American Marketer


$4.1T in wealth being transferred over next decade: Wealth-X

July 9, 2015

Mandarin Oriental's "Stay and Shop" package Mandarin Oriental's "Stay and Shop" package


As the global population of ultra-high-net-worth individuals grows, wealthy consumer behavior will also shift and alter how wealth is used, according to a new report from Wealth-X.

In some emerging markets, such as India and South Africa, entrepreneurship is forming new millionaires, while in other developing nations, wealth is changing hands for the first time as inheritance. This calls for revised strategies to target the global high-net-worth individuals that reflect their varied interests and activities.

"Both [challenges and opportunities are present] depending on consumer and depending on geography," said David Friedman, president of Wealth-X.

"The Chinese luxury consumer will continue to exist under the growing shadow of the anti-corruption purge, which will mute ostentatious displays of luxury buying within their home market, but will continue to manifest in other markets," he said. "Wealth-X data shows that 90 percent of luxury purchases are done outside of China. This combined with currency arbitrages between the Middle East and Europe are driving these consumers to Europe.

"For the Middle East market, the luxury brands have relied on novelty to cultivate relationships with local buyers and have neglected investing in educating their consumers on the deeper and historical brand narrative. The growth of local and new upstart luxury brands are forcing the traditional luxury brands to retrench and re-educate their consumers on the heritage and craftsmanship embedded in their brand.

"Many global luxury brands are pivoting away from Asia and recognizing the U.S. as the 'new' emerging market where there are intense clusters of wealth that are untapped in markets like Houston, TX. The opportunity is for brands with a retrenched emphasis on their physical brand presence and global bricks-and-mortar retail deployment to continue to capture the global Chinese luxury consumer."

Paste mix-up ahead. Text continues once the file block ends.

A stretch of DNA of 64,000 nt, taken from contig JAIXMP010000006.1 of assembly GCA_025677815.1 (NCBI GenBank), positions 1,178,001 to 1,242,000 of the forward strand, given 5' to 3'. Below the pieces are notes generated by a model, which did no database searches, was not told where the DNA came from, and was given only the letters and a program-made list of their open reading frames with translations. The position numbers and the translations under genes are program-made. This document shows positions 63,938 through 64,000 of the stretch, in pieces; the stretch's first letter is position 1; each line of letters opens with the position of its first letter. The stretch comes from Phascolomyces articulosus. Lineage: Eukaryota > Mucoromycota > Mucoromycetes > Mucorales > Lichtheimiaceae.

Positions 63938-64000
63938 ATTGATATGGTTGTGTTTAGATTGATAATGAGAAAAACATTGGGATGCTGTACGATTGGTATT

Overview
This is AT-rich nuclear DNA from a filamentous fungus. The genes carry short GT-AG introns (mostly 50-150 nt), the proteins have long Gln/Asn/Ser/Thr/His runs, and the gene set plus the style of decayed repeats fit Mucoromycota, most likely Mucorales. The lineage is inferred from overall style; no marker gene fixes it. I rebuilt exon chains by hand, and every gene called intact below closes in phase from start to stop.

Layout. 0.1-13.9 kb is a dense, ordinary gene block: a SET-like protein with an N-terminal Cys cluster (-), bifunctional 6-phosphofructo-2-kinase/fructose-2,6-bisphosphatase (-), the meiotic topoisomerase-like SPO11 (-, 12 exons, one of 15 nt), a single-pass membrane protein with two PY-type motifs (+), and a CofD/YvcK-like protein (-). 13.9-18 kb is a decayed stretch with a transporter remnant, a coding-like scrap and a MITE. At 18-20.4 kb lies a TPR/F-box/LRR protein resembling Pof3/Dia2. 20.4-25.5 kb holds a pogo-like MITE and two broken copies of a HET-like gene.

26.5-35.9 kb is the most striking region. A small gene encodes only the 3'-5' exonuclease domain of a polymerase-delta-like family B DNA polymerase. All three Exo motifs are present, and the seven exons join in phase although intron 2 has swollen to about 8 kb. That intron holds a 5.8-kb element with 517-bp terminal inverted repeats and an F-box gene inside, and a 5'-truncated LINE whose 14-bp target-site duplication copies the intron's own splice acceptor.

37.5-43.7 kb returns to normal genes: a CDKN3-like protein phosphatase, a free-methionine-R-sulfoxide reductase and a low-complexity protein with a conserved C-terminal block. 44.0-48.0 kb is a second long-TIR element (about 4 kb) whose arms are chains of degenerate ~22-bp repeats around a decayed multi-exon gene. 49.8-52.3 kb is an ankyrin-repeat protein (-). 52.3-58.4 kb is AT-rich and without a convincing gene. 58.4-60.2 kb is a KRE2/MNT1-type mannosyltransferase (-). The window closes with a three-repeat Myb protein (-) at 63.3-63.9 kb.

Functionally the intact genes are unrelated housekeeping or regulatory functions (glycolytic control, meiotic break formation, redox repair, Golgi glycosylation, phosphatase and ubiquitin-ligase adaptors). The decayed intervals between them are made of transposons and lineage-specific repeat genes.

For the purposes of Wealth-X’s “Decades of Wealth: The Next 10 Years In Wealth & Luxury” report, ultra-high-net-worth is defined as those having net assets of $30 million or more.

New business
Since the BRIC nations came into the public eye for their wealth growth about a decade ago, China and Russia’s rapid 600 percent economic growth has helped them receive the most attention of the foursome. This may change, however, going into the next 10 years.

India, which was often overlooked, has experienced a 27 percent growth in the number of millionaires over the past year, rising from 196,000 to 250,000. Wealth-X projects there will 437,000 millionaires in India by 2018, and the number will double by 2023, fueled by education and entrepreneurship.

Since India has historically had a caste system and is accepting of economic disparity, new wealth and luxury spending will likely not be frowned upon as it has been in other emerging markets.

Louis Vuitton Mens ss15 India

Louis Vuitton shot its spring/summer menswear campaign in Jaipur, India

In Africa, wealth is expected to grow at a steady rate of 10 percent per year, especially in markets such as South Africa, Nigeria and Kenya. As with India, Africa has a propensity for entrepreneurship, but many of its opportunities lie in technology, such as telecommunications solutions and mobile banking.

By 2040, Africa is expected to be home to 10,500 ultra-high-net-worth individuals, four times that of today.

Wealth-X also identifies Iran, Turkey and Mexico as other countries that have the potential for strong growth in wealth.

Traditionally, wealth in developed nations has been passed down as inheritance, but that form of wealth transfer is declining. Greater life expectancies mean that parents dip into more of their assets to get through retirement, and less is left to give to the next generation.

Affluent family

Affluent parents may not pass on as much to their children

Concurrently, in developing nations, especially within Asia, newly created wealth is often being passed down for the first time. Cultural differences, such as the position of women in society and religion, will make the approach to inheritance different from the western world.